Banding Strategies for Protecting Workers
Sponsored by Chemscape Safety Technologies
Protecting workers is the ultimate goal of industrial hygiene, and different approaches are available. Occupational exposure limits are the gold standard for protecting workers and emergency response personnel from exposure to airborne concentrations of hazardous materials. However, only a fraction of the approximately 85,000 chemicals in commerce today have OELs, many of which are becoming increasingly outdated. For a newly minted biotech, nanotech, or polymeric substance, an authoritative OEL is not an option.
Control banding and occupational exposure banding are well-established tools designed to objectively evaluate chemical hazards and support risk management decisions in the absence of defined OELs. NIOSH has taken the lead on developing occupational exposure banding. Among the several control banding approaches, one of the best known is COSHH Essentials from the United Kingdom’s Health and Safety Executive. This post discusses control banding in general and does not address the specifics of any one tool.
Control banding calculates a control method supported by guidance documents that outline controls shown to protect workers’ health. Occupational exposure banding calculates an exposure limit range to compare to; the user must then determine a method and measure exposures to calculate if workplace conditions are within the range.
Both control banding and occupational exposure banding start with hazard information from the substance’s classification according to the Globally Harmonized System of Classification and Labelling of Chemicals (GHS), which is readily available from section 2 of the substance’s safety data sheets. Both prioritize the hierarchy of controls and provide a decision-making framework to assess chemical substances and develop exposure control guidance, particularly for chemicals without authoritative OELs.
Unlike control banding, occupational exposure banding does not produce specific risk management and exposure control recommendations. Instead, the outcome of occupational exposure banding is an occupational exposure band, or OEB, which defines the range of air concentrations expected to protect worker health. Once an OEB is determined, a method must be developed and measurements taken and analyzed. These bands can be used as targets to help reduce risk. In the NIOSH approach to occupational exposure banding, chemical substances are grouped into one of five bands ranging from A to E. Band E represents the highest hazard while Band A represents the lowest hazard. For risk mitigation purposes, chemicals in Band E are prime candidates for elimination and substitution.
Further, the OEB banding process uses a three-tier approach. Selection of the most appropriate tier for a specific banding situation depends on the quantity and quality of the available data and the training and expertise of the user (ranging from HSE generalist to experienced IH or toxicologist).
Control banding, in contrast, calculates a control approach based on the GHS hazard statement and reserves air monitoring for verifying whether the control is effective. If the control approach identified matches the controls available to the worker, there is adequate protection. If the control approach identified is less than what is available in the workplace, there is work to be done. For the vast number of employers with limited health and safety budgets, more resources can be directed toward worker protection and controls, such as general ventilation and containment. Sometimes implementing the controls costs less than measuring airborne concentrations.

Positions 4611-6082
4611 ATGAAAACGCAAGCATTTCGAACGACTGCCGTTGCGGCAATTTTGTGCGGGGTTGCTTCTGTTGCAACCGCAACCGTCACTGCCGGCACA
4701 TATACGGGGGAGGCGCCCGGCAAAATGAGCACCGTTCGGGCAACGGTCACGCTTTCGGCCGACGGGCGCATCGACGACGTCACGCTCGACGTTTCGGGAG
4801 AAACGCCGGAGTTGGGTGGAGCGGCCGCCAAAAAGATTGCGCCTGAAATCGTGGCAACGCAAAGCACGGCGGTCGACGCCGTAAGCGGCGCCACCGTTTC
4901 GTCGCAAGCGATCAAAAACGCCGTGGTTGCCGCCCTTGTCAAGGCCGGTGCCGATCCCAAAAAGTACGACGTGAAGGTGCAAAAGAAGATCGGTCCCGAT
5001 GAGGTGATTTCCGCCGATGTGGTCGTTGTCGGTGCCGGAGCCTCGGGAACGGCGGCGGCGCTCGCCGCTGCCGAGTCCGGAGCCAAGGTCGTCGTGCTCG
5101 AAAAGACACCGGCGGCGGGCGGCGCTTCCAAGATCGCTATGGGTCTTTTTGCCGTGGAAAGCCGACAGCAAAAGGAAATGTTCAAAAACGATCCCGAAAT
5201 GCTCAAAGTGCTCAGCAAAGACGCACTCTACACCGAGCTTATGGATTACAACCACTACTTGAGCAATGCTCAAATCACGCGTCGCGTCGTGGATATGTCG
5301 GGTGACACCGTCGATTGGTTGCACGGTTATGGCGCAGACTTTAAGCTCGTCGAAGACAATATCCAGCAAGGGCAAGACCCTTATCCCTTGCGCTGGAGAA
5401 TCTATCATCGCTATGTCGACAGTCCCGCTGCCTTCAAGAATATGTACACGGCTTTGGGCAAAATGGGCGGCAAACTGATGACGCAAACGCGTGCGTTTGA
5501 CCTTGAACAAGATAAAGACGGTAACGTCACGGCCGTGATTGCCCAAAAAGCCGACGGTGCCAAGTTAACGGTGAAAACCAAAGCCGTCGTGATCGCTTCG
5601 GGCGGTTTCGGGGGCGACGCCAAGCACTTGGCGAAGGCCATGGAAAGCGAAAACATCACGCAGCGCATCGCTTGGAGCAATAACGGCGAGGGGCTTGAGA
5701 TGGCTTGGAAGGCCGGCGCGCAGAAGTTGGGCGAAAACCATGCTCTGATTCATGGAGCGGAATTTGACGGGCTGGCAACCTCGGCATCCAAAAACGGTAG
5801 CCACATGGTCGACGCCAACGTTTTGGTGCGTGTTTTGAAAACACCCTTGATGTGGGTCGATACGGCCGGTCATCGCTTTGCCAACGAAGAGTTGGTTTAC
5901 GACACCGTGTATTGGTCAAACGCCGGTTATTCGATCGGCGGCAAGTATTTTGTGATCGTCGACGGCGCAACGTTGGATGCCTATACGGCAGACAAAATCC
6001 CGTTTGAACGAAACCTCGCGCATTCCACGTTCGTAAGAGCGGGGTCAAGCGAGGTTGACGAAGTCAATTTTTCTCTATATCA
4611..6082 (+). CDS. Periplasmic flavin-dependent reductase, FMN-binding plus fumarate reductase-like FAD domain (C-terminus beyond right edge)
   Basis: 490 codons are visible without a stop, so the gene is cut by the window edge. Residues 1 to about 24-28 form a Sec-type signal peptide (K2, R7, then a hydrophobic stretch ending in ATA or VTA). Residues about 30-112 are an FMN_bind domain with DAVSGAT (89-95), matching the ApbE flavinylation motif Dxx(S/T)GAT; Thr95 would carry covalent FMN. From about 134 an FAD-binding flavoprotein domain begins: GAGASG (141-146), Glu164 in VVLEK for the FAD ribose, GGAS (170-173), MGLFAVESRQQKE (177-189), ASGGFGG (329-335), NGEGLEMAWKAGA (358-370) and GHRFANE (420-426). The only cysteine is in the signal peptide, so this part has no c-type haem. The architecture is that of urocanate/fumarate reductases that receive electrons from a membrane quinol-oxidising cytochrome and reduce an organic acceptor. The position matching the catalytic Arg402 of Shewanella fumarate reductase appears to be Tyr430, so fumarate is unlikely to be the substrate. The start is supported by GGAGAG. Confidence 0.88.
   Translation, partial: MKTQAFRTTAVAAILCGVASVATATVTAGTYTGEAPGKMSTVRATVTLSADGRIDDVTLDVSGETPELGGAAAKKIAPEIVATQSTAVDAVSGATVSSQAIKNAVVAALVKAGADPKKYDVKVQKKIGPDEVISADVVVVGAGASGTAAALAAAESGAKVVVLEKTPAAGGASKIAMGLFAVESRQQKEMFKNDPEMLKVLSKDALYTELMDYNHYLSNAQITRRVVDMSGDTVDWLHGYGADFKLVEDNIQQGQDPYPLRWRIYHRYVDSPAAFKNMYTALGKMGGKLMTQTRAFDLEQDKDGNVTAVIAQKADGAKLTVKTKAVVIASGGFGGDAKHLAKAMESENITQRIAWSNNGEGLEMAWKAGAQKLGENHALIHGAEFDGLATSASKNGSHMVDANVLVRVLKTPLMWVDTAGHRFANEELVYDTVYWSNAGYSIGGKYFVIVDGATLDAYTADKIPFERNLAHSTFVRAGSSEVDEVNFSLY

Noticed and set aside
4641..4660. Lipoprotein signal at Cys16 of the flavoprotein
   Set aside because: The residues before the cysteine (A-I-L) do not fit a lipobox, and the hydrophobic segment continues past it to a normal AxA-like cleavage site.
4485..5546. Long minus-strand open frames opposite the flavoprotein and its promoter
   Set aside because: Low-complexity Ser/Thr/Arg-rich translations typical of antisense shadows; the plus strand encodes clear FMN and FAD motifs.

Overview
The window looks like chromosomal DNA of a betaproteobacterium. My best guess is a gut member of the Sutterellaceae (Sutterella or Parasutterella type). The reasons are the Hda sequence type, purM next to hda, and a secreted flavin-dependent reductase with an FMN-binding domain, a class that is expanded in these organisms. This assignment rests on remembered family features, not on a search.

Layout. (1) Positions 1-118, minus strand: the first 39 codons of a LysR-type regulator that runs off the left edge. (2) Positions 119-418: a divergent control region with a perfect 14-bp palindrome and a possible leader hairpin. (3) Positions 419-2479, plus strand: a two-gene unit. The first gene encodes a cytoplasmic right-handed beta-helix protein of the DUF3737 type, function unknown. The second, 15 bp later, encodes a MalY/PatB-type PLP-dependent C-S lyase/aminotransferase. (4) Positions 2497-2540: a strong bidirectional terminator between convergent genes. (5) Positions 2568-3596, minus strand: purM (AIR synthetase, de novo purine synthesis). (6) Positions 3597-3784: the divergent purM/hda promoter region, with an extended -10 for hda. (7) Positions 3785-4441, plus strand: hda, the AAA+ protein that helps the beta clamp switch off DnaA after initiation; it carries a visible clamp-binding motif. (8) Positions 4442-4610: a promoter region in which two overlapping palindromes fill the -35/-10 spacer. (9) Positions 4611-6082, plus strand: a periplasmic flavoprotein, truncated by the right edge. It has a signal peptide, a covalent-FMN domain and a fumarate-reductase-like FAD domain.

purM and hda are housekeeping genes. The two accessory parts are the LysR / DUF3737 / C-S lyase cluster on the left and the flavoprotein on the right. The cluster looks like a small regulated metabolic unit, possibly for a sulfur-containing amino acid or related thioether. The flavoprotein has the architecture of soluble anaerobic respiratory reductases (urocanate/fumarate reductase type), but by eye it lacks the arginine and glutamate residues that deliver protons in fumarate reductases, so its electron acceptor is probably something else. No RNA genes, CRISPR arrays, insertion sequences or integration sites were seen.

Health hazards often do not fit into many standard risk matrices. Control banding is an internationally recognized method to not only define risk levels but guide controls. If controls are prohibitively expensive, then measurements can be taken to confirm both the need for controls and their effectiveness. Control banding can protect workers faster with less expertise.
Using a banding strategy adds consistency and objectivity to chemical assessments. Too often, a lower level of control is chosen due to an incomplete hazard analysis, or the analysis is biased by the controls currently available or accepted for a task. Because categories and combinations of controls available for a given exposure scenario are not unlimited, they can be defined, ranked, and applied to a wide range of work sites.
Remember that the point is to protect workers. Both control banding and occupational exposure banding protect workers, just in different ways: control banding is fast and easy, and will define risk levels and controls, while occupational exposure banding is available if measurements must be taken to confirm the effectiveness of controls to protect workers.
Note that these banding approaches are solely based on the toxicity information available for a specific chemical substance, whereas OELs are influenced by additional factors. When banding approaches have been compared against available OELs, research has found that COSHH control banding and the NIOSH tier 1 and 2 banding processes resulted in a band that included the OEL or was more stringent than the OEL.
National Academies Press: “Review of DOD's Approach to Deriving an Occupational Exposure Level for Trichloroethylene” (2019).
NIOSH: “Control Banding.”
NIOSH: “Occupational Exposure Banding: Overview.”
The Synergist: “Banding Together: Making the Case for Occupational Exposure Bands” (May 2022).
The Synergist: “The ‘Bandits’ Speak: NIOSH Considers Feedback from Users of its Proposed Occupational Exposure Banding Process” (May 2018).